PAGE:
Wind Turbine Blades Using Recycled Carbon Fibers: An Environmental Assessment
Lightweighting is accepted as an effective strategy to design environmentally conscious products, such as lightweighted passenger cars with enhanced fuel efficiency.1 Material lightweighting in the wind energy industry opens up the possibility of manufacturing large wind turbine blades with higher power generation capacities.4 This ability to design lighter products and differentiate them based on improved sustainability performance has led to the increase in demand for lighter and mechanically stronger materials like carbon fibers.
As a result, the wind energy industry is expected to emerge as the largest consumer of carbon fibers with its market share surpassing that of the aviation sector by 2022.5 Carbon fibers demand has also increased because the mechanical performance of longer wind turbine blades can only be met when structural components are fabricated using a carbon fiber-reinforced polymer.7,8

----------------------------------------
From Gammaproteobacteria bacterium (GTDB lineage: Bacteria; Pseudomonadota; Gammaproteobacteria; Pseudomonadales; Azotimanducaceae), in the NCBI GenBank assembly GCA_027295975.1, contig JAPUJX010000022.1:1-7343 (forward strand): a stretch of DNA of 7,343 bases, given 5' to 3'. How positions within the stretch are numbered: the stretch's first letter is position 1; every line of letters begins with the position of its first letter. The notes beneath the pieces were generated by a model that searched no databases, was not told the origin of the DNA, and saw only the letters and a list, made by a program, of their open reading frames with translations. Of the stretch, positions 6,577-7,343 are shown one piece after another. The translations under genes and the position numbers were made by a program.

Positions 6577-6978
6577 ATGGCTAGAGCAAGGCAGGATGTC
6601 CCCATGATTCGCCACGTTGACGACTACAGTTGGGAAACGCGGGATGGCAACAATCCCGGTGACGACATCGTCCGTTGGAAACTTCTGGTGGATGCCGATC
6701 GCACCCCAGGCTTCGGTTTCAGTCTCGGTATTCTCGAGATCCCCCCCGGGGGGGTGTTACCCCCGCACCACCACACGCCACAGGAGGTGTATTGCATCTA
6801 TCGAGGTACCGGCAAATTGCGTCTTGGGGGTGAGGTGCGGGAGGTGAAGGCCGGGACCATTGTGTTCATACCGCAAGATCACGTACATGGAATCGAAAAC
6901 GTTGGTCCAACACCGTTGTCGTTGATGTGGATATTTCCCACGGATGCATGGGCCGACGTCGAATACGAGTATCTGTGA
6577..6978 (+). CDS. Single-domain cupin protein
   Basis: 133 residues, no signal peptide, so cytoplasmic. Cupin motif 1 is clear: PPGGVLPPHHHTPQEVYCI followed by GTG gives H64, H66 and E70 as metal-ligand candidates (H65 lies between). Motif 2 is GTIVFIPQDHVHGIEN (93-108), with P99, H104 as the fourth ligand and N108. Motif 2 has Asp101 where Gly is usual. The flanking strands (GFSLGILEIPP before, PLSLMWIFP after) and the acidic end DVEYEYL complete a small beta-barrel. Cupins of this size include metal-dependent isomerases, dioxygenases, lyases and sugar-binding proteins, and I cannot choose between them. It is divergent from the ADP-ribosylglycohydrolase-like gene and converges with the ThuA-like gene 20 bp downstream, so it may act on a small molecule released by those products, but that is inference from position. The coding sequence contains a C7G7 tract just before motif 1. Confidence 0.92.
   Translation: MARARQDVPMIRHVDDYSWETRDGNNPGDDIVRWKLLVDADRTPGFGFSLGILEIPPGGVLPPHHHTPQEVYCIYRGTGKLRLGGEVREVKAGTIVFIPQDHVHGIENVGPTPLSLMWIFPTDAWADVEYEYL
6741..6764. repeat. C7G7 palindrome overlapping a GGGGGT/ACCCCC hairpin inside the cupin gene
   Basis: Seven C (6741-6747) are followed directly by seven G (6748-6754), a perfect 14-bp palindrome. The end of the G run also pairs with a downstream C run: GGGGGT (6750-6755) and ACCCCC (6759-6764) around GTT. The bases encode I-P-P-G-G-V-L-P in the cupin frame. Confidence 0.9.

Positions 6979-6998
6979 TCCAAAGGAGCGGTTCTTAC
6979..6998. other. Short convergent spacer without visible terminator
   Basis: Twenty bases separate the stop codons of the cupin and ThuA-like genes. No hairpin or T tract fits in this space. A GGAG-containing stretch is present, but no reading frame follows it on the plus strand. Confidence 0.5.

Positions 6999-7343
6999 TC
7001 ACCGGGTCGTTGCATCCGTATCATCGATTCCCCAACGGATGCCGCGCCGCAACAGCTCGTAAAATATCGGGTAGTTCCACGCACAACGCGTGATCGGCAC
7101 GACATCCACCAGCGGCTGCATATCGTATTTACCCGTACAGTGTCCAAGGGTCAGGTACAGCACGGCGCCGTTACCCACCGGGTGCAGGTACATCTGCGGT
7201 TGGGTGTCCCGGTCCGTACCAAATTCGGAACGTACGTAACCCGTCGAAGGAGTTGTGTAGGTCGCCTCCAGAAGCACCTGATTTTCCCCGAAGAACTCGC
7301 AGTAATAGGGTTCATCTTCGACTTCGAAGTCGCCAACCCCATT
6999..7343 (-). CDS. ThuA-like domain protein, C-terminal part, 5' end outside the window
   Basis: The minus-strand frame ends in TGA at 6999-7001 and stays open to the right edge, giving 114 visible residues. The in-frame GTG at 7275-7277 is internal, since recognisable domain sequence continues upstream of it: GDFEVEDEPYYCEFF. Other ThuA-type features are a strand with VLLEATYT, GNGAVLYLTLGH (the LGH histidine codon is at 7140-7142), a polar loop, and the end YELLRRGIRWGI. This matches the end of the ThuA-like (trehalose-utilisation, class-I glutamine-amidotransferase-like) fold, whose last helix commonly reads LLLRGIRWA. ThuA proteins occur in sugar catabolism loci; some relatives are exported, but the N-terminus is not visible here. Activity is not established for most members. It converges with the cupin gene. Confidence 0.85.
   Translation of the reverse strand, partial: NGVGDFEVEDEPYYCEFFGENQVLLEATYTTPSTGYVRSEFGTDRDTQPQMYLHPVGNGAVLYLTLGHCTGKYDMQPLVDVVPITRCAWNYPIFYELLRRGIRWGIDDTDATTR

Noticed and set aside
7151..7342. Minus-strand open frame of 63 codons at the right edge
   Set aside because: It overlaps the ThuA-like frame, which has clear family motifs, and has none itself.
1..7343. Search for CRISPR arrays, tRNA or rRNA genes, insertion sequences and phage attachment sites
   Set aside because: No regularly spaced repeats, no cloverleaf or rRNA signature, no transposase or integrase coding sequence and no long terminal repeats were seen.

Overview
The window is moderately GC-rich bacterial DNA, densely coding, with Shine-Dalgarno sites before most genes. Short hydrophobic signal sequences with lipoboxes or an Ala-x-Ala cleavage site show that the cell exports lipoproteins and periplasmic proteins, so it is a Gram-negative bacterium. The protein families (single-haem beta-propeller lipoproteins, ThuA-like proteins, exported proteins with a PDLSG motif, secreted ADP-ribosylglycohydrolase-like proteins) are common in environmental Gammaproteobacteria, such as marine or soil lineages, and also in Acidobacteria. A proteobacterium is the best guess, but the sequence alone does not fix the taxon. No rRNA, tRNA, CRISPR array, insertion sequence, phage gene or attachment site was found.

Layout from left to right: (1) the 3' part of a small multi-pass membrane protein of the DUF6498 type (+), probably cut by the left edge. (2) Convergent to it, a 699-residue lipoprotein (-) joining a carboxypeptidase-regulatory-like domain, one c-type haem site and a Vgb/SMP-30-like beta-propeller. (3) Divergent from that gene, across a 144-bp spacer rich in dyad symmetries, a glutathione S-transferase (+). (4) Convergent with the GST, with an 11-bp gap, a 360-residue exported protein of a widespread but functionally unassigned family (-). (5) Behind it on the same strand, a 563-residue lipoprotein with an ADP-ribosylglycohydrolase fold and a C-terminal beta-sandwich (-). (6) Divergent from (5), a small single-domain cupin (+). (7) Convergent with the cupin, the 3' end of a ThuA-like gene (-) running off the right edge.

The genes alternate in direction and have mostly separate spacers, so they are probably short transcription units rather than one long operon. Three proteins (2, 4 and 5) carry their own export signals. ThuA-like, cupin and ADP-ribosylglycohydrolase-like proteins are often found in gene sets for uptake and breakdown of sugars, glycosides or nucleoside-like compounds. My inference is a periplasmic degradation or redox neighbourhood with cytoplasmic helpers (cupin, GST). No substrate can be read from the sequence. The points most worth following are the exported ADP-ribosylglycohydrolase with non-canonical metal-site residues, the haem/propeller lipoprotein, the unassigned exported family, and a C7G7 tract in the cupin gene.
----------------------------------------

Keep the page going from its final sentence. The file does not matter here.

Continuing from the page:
However, the incorporation of carbon fiber-reinforced polymer composites into wind turbine blades poses sustainability challenges to the wind energy industry in the long term because their predominantly cross-linked structure renders them difficult to recycle. Disposing of carbon fiber-reinforced polymer wind turbine blade scrap via conventional routes (landfilling or incineration) is neither an environmentally sustainable alternative nor beneficial from a circular economy perspective in the long run.9−11
It is preferential to reuse recovered carbon fiber in new lightweighting applications, such as manufacturing of wind turbine blade components, where the fundamental principle of circular economy (large volumes of recycled material to be used longer) can be justified. This study innovatively assesses the environmental performance of wind turbine blades with parts made from recycled carbon fiber materials.
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Photo credit: Ian Van Landuyt